When You Are Quietly Drowning

Drowning. It isn’t like the movies – no flailing arms, no loud screaming, no thrashing about. Instead, it is insidiously quiet. Drowning is a silent struggle, without wild movements to draw attention, and ends with the victim simply, finally slipping under the water.

These last months, I’ve been drowning. It’s the quiet kind of drowning, with no one, all-consuming crisis that calls attention to my struggle. It’s been characterized by increased flakiness – last minute cancellations, not responding to invitations until receiving a gentle prompt from the hostess, from simply dropping out of communication, out of groups, out of my social circles.

I hate exposing my vulnerabilities, especially when I don’t yet have a perfect ending with which to encourage others. So then, why this confession as I find myself still in this spot – feeling like the water might quietly close over me as I eventually slip under?

Because I’m not the only one.

I’ve stumbled across several beautiful, smart, creative, adventurous women who are quietly drowning. They needn’t speak it aloud; I recognize my own internal chaos in the look of their eyes, in their stories of communication mix-ups, in their confessed seeming inability to “get their act” together.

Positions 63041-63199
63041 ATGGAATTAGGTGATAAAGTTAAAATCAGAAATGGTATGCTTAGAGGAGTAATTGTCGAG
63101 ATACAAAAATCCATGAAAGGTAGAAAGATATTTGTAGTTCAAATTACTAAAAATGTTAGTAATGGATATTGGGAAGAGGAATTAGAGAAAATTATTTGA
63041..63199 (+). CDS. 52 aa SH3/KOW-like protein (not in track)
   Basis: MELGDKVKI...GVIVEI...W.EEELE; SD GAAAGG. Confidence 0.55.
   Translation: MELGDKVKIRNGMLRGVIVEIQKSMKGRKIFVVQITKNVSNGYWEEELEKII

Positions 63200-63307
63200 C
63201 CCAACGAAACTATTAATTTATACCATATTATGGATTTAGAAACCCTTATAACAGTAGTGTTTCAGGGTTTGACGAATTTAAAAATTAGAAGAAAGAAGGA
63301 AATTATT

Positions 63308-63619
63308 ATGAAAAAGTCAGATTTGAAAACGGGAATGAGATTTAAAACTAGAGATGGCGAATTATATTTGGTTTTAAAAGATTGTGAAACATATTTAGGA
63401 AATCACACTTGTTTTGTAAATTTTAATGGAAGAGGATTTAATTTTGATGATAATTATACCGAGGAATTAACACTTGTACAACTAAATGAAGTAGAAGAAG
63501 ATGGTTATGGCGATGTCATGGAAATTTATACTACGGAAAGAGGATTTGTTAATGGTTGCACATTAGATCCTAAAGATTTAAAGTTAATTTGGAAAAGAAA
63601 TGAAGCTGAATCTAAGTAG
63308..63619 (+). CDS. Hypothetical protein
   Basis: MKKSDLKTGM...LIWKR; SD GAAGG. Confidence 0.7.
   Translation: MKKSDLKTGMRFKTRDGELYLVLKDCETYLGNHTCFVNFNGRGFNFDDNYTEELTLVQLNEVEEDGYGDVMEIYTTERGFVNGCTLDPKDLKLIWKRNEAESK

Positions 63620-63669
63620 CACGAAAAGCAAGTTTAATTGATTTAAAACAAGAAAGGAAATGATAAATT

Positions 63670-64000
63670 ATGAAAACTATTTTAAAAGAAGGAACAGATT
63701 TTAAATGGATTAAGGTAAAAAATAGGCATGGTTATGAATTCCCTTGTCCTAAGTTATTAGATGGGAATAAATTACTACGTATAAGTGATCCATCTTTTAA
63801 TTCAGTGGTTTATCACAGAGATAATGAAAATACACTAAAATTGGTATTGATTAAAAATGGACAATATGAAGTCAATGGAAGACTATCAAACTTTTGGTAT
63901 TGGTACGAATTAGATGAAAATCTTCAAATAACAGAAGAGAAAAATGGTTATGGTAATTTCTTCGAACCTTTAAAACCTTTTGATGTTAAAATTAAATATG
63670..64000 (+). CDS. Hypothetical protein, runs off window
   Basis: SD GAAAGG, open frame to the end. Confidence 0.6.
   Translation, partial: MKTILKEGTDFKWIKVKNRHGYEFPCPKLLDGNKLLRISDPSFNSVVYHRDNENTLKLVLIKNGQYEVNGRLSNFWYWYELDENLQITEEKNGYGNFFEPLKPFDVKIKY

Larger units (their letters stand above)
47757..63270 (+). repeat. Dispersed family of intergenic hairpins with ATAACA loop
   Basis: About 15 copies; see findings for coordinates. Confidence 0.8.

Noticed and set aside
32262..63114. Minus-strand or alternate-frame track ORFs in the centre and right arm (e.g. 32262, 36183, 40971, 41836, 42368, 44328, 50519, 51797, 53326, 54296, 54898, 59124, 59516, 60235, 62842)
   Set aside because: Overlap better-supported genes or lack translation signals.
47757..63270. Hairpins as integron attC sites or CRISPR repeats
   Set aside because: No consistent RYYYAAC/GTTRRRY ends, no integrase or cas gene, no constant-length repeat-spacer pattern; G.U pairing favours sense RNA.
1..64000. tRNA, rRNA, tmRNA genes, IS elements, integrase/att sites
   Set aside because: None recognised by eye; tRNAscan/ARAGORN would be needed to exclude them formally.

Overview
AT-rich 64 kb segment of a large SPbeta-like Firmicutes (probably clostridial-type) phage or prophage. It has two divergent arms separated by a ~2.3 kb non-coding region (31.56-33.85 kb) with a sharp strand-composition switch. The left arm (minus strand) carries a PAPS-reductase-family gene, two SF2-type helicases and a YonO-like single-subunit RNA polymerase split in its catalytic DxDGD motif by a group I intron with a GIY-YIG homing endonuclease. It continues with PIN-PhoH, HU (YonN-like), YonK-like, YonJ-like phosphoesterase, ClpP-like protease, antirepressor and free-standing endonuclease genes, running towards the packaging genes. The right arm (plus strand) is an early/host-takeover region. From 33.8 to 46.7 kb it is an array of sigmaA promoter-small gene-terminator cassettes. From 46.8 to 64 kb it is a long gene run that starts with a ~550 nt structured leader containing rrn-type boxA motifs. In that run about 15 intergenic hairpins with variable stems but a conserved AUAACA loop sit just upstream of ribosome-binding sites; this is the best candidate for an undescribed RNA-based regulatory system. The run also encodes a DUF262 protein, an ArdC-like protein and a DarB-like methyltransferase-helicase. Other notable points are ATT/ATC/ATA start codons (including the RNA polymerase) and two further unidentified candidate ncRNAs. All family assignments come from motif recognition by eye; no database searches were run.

Because I am currently walking through it, I am sensitive to recognizing the same crisis unfolding in the lives of those around me.

Of course, the pat, easy answer to this particular form of drowning is to “simplify.” But no one wants you to “simplify” your way out of their thing, and it often takes time to extricate yourself from big commitments. And, honestly, some things simply cannot be “simplified,” they must be walked through, lived through — survived.

So. If you find yourself drowning, if you recognize yourself in my words, then know this; You are loved. LOVED. You are loved by the One who counts the stars, the grains of sand, and the hairs on your head. There is no pre-requisite of Pinterest-worthy perfection before Jesus meets you; He has already closed the gap. There is nothing you can do to change his love for you; just as you cannot diminish his love for you, you also cannot earn more of his love.

There is nothing left for you to do except stop, breathe, and revel in that realization.

To this girl desperately treading water in the deep end of the pool, the realization that my never ending to-do list is utterly irrelevant to my Savior’s decision to lay down his life those two odd thousand years ago is a gulp of pure, sweet, fresh air. It is my lifeline, my lifeboat, my saving grace.

Take heart and keep swimming, friends. And, as we move together toward that magical, elusive goal of “simplification,” remember who counts the number of hairs on your head.

Julie Fisk

Author Julie Fisk

Julie is a wife, mom, and author who happens to be an attorney in central Minnesota. She loves going on adventures with her kids, growing heirloom tomatoes from seed, and looking for agates along the shore of Lake Superior. She is passionate about encouraging women in leadership at their workplaces and in ministry. You can follow her and her co-bloggers at theruthexperience@blogspot.com.

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